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Returns Define The Customer Experience

Ah, springtime, when a tech enthusiast’s
fancy turns to fancy
new technology.

The good news, as many manufacturers
roll out their new
lines, is that nearly 90 percent
of your potential customers are
still employed. The bad news is
that over 10 percent are not, and
everyone will remain guarded
about how they will spend their
hard-earned money this year.

With this in mind, how have
you prepared your employees
differently for the new product

So many people refer to improving
“the customer experience.” A great way
to judge the success of your customer experience
is to stay on top of your returns
rate. Which is why it’s baffling that companies
do not spend more time planning,
not for the returns themselves, but how
to reduce the number of returns that customers
will make.

For retailers, one of the largest contributing
factors is the lack of training
for part-time help, particularly during
the holidays. When part-timers are hired
they are given a brief orientation
about safety, loss prevention and
HR. Then it’s off to the floor,
where they promptly, through
no fault of their own, misrepresent
products and services while
also attempting to avoid the embarrassment
of having to interact
with a customer due to lack
of product knowledge.

These associates lack basic
selling skills, and we fail to
arm them with just two or three
simple questions that would help identify
a customer’s needs.

There’s also a lack of consistent management
involvement to ensure that all of
the above are minimized, and inadequate
review of payroll coverage. While computerized
payroll systems rule our lives,
we often forget that garbage in = garbage
out. Walk the floor and view the payroll
coverage compared to customer traffic. Is
it planned right?

Try this: Take last week’s schedule.
Add up the hours used by day. Add up the
hours used for the week. Divide the daily
hours by the weekly hours to get the percent
of payroll hours spent by day. Do the
same with last week’s sales. How do the
percentages for payroll and sales match up
when examined day by day? Is there opportunity
to do better? Of course there is,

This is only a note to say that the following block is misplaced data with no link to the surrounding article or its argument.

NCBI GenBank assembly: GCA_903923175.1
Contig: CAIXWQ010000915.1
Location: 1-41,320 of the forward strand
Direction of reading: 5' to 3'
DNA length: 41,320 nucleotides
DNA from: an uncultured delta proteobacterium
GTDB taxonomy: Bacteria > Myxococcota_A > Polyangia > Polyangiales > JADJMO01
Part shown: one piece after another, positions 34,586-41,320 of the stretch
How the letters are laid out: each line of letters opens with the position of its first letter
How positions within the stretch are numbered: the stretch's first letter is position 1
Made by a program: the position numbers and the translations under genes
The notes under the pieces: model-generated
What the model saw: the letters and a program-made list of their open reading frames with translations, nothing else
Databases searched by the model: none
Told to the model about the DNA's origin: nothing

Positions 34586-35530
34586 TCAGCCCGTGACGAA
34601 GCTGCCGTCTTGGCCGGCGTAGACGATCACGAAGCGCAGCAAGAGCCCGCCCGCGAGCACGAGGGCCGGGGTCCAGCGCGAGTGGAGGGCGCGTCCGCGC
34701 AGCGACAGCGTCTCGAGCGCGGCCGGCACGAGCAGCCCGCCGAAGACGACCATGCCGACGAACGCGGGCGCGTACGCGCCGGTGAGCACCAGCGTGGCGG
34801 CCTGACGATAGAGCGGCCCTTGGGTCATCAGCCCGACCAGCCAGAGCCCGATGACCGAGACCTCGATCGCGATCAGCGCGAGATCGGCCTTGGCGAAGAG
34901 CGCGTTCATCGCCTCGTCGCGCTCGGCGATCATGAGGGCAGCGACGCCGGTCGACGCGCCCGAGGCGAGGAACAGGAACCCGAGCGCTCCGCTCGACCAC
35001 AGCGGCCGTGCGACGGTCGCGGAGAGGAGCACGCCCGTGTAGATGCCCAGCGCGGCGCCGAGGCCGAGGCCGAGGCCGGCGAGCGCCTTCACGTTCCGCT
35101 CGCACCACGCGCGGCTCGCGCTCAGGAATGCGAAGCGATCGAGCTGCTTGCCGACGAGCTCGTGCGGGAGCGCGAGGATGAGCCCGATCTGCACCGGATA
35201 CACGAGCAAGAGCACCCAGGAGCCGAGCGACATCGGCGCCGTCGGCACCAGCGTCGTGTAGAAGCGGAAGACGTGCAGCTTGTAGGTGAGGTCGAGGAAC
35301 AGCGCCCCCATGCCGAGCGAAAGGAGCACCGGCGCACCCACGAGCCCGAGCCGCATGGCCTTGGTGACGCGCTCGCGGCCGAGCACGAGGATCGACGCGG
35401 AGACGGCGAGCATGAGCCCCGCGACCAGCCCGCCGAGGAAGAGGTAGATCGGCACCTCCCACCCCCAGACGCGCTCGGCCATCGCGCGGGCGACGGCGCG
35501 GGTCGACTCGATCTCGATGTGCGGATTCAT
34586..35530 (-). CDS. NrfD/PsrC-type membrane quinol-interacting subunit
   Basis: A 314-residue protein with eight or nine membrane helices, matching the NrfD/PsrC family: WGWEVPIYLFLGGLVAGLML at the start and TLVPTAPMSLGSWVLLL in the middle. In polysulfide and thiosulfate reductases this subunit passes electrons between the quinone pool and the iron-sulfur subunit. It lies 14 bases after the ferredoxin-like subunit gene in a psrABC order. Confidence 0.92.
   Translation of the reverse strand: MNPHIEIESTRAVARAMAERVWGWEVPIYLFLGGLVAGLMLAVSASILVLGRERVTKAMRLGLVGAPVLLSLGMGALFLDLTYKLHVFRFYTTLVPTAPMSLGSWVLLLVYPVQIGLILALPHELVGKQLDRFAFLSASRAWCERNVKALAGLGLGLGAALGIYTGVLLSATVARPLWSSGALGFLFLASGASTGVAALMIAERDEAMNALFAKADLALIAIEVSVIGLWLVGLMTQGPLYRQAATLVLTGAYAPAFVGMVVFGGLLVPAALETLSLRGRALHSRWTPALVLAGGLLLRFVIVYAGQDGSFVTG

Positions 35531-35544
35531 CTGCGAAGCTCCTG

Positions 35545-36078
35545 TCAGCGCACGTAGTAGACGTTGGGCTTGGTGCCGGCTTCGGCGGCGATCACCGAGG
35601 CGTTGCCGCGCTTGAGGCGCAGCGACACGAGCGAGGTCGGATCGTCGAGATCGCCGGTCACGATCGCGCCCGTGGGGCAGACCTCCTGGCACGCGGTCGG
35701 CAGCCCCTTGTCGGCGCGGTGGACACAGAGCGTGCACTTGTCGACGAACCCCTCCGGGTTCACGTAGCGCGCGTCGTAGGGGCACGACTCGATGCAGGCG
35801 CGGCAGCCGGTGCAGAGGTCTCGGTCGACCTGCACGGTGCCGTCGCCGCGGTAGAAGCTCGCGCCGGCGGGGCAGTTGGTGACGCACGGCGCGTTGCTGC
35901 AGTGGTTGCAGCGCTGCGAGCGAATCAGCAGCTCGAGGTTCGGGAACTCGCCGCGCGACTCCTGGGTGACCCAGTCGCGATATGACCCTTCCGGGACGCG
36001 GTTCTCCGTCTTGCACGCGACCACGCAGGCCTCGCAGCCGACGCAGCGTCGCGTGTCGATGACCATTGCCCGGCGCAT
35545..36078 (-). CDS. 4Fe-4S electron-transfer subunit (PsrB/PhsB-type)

but the computer program is only as good
as the human input. Being more proactive
lessens the need to be reactive.

If you are a manufacturer, what have you
done to lessen the flow to your return centers
from various retailers, and to increase
profi ts by providing a better customer and
end-user experience? What did you do differently
to help educate the retailer’s associates?
Did you meet with the training department,
store operations and the head of
the service centers to see what training materials
could be provided? Did you reinforce
the retailer’s selling skills by blending it into
your product training materials?

Internally, what steps have you taken to
improve your first line of defense in reducing
returns – your 800-number call centers?
Make 10 calls citing the same problem
with the same product. How many
different answers did you receive? How
many times a week do you monitor calls
to hear firsthand what is going on? What
is the average hold time? Even 60 seconds
can be an eternity to your customers when
all they hear is a repeating message about
how “your call is important to us, an agent
will be with you shortly.”

Returns are a problem for the retailer,
the manufacturer and the customer.
There are countless things that could
be done to reduce returns, which would
dramatically improve the customer experience.
It all starts by creating a different
mindset. Returns should not be viewed
as “ just a cost of doing business”; that
thinking is short-sighted. Instead, manage
returns as a business and develop a
returns-reduction strategy just as you
would a sales strategy.

Do this and you will do a better job
of keeping the product in the customer’s
home. With every product that is returned
is a customer that is less likely to
return to you.

Tom Hebrock is retail services VP at Stuart and Associates, a consulting firm working with manufacturers and retailers on returns reduction, extended-service plan sales and sales training. Visit or call (615) 371-9319.